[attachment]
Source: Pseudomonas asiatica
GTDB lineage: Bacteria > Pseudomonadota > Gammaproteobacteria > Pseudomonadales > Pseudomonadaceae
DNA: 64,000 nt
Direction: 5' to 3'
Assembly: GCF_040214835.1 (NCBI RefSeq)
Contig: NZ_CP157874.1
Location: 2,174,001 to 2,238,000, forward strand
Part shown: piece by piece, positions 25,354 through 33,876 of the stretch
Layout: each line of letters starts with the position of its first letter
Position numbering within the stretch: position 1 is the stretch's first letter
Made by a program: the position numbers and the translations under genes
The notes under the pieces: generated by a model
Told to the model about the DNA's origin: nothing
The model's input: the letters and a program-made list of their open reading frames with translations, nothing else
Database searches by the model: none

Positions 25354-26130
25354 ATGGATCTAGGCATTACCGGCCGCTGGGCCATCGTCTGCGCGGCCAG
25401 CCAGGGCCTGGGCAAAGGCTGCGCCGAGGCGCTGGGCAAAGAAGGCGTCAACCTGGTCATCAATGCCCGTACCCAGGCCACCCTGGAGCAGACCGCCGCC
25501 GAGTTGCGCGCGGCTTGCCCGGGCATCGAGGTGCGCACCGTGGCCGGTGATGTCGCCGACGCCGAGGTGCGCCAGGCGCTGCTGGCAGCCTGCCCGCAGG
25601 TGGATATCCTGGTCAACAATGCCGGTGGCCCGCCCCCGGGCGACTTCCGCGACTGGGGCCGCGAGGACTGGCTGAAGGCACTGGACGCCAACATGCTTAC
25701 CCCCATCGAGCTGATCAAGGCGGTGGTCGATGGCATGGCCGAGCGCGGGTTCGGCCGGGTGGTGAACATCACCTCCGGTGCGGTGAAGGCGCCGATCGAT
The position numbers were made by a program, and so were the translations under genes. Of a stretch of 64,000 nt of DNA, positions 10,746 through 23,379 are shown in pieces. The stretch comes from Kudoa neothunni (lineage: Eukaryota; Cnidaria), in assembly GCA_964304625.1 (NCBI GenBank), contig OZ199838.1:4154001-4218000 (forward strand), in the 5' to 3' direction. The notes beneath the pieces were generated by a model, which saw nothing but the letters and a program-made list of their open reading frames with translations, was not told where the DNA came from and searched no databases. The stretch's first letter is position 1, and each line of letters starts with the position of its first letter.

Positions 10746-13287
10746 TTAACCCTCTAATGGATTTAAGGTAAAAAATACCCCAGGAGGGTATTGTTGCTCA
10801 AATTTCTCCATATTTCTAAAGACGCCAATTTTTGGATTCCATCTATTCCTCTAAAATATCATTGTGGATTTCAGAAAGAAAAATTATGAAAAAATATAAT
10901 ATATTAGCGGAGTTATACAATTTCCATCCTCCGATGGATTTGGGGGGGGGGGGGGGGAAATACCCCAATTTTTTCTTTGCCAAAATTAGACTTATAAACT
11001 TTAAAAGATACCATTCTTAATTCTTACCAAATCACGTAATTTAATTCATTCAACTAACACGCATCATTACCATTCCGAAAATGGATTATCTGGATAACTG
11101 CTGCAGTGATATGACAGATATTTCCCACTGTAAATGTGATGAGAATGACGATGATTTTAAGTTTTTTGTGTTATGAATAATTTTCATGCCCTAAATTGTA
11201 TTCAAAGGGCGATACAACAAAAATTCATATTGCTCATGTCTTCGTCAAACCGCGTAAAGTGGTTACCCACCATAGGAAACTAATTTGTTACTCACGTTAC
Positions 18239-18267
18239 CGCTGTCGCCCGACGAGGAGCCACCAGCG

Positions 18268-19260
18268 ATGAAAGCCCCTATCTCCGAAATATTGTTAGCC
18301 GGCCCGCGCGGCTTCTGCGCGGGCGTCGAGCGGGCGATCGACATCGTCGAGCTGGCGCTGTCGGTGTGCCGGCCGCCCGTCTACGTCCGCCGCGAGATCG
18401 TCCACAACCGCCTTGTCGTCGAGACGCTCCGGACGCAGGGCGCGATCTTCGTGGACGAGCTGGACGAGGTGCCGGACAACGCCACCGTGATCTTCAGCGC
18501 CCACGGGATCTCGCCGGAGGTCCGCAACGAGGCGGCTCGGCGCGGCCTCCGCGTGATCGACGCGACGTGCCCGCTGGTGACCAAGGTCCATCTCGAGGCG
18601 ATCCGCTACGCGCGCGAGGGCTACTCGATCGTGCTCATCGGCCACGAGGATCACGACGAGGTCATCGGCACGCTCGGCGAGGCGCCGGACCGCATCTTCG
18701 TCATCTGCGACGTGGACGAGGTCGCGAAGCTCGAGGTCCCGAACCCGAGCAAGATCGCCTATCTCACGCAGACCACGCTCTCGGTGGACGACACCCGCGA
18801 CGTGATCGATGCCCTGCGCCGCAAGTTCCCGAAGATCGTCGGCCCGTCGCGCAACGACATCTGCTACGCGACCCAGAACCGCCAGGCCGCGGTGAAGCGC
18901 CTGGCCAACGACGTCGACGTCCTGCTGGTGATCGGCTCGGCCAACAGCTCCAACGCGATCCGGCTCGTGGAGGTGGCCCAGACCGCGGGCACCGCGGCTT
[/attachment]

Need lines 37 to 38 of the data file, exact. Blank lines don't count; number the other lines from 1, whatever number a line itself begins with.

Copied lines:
18601 ATCCGCTACGCGCGCGAGGGCTACTCGATCGTGCTCATCGGCCACGAGGATCACGACGAGGTCATCGGCACGCTCGGCGAGGCGCCGGACCGCATCTTCG
18701 TCATCTGCGACGTGGACGAGGTCGCGAAGCTCGAGGTCCCGAACCCGAGCAAGATCGCCTATCTCACGCAGACCACGCTCTCGGTGGACGACACCCGCGA